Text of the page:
The other three most obvious sources of top-quality dry Riesling are the three As: Alsace, Austria and Australia. Australians, fortunately, seem to be emerging from a period during which they overvalued austerity in their Rieslings. Grosset, Springvale Riesling 2015 Clare Valley from Australia’s king of Riesling is stunning, already accessible, and fairly easy to find for under £20 a bottle, the same sort of price as the biodynamic, gloriously complex Albert Mann, Cuvée Albert Riesling 2014 Alsace that seems to be quite widely exported. Even better value, as described in Mitchell of Clare Valley, is the particularly successful Mitchell, Watervale Riesling 2014 Clare Valley at £12.95 from Tanners.
But if you are determined to serve and drink a fine French Chardonnay, I cannot think of a greater bargain than Domaine Begude, Étoile Chardonnay 2014 Limoux from one of the coolest corners of the Languedoc (our picture shows the domaine's vines under snow, with the Pyrenees in the background). It is £14.50 at Hampshire independent Stone Vine & Sun and £13.99 from Majestic. It tastes rather like one of the finer New Zealand Chardonnays, of which Kumeu River is the prime source; Begude’s French winemaker has made wine in Central Otago.
We tend to associate Italy more readily with red wine than with white but the quality, and ageability, of the better Italian whites is exceptional nowadays – especially in wines made with indigenous grape varieties, of which Vermentino seems especially successful in a wide variety of Italian regions. See also the two Greco Biancos from Jeroboams below.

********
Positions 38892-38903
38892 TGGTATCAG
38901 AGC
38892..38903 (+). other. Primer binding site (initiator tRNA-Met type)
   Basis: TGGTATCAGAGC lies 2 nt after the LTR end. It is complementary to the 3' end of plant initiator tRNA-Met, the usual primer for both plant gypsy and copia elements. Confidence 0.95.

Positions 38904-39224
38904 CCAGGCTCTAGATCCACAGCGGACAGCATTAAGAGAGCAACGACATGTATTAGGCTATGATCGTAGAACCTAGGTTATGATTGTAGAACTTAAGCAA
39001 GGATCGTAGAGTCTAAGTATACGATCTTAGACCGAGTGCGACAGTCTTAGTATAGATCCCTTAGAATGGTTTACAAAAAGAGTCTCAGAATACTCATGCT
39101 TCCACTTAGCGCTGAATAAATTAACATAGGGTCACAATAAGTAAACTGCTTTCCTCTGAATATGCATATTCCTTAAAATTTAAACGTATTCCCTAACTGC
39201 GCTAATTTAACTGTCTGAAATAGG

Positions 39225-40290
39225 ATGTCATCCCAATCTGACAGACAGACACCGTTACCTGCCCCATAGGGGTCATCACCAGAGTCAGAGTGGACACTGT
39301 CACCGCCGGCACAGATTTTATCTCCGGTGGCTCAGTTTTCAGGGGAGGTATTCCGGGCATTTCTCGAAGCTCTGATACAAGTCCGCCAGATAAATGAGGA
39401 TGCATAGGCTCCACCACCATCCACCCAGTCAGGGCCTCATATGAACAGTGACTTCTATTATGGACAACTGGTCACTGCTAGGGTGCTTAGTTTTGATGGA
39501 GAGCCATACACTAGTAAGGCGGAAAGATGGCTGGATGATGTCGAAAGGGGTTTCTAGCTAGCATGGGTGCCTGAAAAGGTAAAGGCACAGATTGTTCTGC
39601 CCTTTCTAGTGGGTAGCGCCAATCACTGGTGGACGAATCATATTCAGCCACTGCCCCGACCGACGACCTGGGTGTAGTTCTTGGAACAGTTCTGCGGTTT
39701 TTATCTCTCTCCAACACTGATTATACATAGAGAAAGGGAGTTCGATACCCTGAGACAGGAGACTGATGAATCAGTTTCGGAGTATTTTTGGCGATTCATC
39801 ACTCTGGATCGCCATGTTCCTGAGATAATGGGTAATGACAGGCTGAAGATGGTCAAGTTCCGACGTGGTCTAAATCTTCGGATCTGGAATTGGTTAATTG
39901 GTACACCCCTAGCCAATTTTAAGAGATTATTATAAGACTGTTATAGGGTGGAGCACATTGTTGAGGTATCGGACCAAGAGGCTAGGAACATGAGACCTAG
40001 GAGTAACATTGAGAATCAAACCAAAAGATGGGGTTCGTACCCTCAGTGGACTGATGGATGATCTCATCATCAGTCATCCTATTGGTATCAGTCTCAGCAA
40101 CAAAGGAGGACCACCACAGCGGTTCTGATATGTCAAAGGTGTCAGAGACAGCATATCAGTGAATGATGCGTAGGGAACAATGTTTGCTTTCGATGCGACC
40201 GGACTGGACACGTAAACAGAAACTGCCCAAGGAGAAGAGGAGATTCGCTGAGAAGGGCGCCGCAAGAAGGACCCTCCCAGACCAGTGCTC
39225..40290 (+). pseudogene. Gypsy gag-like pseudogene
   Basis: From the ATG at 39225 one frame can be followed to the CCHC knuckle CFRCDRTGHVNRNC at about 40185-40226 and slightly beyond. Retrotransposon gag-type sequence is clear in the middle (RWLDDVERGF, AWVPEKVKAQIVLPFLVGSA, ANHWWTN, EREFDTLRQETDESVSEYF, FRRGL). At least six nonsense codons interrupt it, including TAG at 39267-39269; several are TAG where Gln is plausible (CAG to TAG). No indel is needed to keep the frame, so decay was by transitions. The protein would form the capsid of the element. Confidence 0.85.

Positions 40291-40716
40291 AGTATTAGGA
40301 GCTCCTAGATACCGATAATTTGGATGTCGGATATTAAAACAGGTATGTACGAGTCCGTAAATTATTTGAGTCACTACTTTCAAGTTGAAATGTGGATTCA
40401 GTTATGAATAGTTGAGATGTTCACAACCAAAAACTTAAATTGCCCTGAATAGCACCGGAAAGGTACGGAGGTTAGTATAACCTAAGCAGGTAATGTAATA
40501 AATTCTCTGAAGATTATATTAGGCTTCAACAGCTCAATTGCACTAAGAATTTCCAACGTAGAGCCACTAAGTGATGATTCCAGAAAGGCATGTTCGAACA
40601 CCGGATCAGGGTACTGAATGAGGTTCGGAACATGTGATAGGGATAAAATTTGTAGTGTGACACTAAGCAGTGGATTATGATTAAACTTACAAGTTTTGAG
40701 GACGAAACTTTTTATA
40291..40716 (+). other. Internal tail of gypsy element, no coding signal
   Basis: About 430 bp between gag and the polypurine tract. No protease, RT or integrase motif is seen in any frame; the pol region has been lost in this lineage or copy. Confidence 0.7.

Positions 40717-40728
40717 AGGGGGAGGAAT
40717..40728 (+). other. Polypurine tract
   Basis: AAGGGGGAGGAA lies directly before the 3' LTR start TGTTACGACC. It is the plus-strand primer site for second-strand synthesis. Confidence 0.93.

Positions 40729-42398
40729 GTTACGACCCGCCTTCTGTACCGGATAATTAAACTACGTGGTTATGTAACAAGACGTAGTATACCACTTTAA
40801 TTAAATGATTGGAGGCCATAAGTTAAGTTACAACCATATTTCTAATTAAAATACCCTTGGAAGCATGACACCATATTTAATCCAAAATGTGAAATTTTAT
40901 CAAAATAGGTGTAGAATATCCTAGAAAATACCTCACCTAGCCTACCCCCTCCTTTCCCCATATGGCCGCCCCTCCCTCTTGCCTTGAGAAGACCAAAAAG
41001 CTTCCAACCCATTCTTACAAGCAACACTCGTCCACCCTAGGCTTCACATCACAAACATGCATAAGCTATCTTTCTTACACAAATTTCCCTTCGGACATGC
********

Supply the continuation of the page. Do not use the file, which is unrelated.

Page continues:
Portugal is also now a great source of characterful whites from local grapes (see, for example, yesterday's wine of the week and this one). But overall, if it’s real interest with an affordable price tag you seek, look no further than South Africa – especially if you are paying in sterling since it has performed relatively well against the rand recently. But quite independently of currency considerations, I firmly believe that South Africa’s better wines are seriously underestimated by too many of the world’s connoisseurs.
I’ve long been a fan of South African whites but a new discovery is Cape Rock, a wine farm way up the west coast on which ex Cape Town landscape architect Gavin Brand is lavishing enormous care and attention. His rich but not heavy Cape Rock White 2014 Olifantsriver blend from a mixed planting of Rhône varieties is ridiculously underpriced at £13.50 from Stone Vine & Sun.
What is most needed for canny Christmas wine buying is an open mind.
MORE WELL-PRICED FESTIVE WHITES
Kumeu River, Village Chardonnay 2014 Kumeu, New Zealand
£9.95 The Wine Society
Fattoria San Francesco 2015 Cirò, Italy
La Guardiense, Janare Pietralata Greco 2014 Sannio, Italy
Màquina & Tabla, Páramos de Nicasia Brut Grand Cru 2014 Rueda, Spain
£13.95 Lea & Sandeman although sadly they have sold out of the 2014 at warehouse level and are expecting the 2015 in soon
Stift Göttweig, Göttweiger Berg Riesling 2015 Kremstal, Austria
£14.23 O W Loeb
Patrick Piuze 2015 Petit Chablis, France
£14.50 Wine Source
Clos des Lunes, Lune d’Argent 2014 Bordeaux, France
£14.50 Berry Bros & Rudd
David & Nadia Sadie, Paardebosch Chenin Blanc 2015 Swartland, South Africa
£15.12 O W Loeb
Crawford River, Young Vines Riesling 2013 Henty, Australia
£18.54 OW Loeb
Mustiguillo, Finca Calvestra Merseguera 2013 Vino de España
£18.95 Berry Bros & Rudd
Blanchard & Lurton, Grand Vin 2014 Uco Valley, Argentina
£21.50 Berry Bros & Rudd
Dom Bruno Colin, Les Chaumées Premier Cru 2014 Chassagne-Montrachet, France
£54 Domaine Direct if a dozen mixed bottles are bought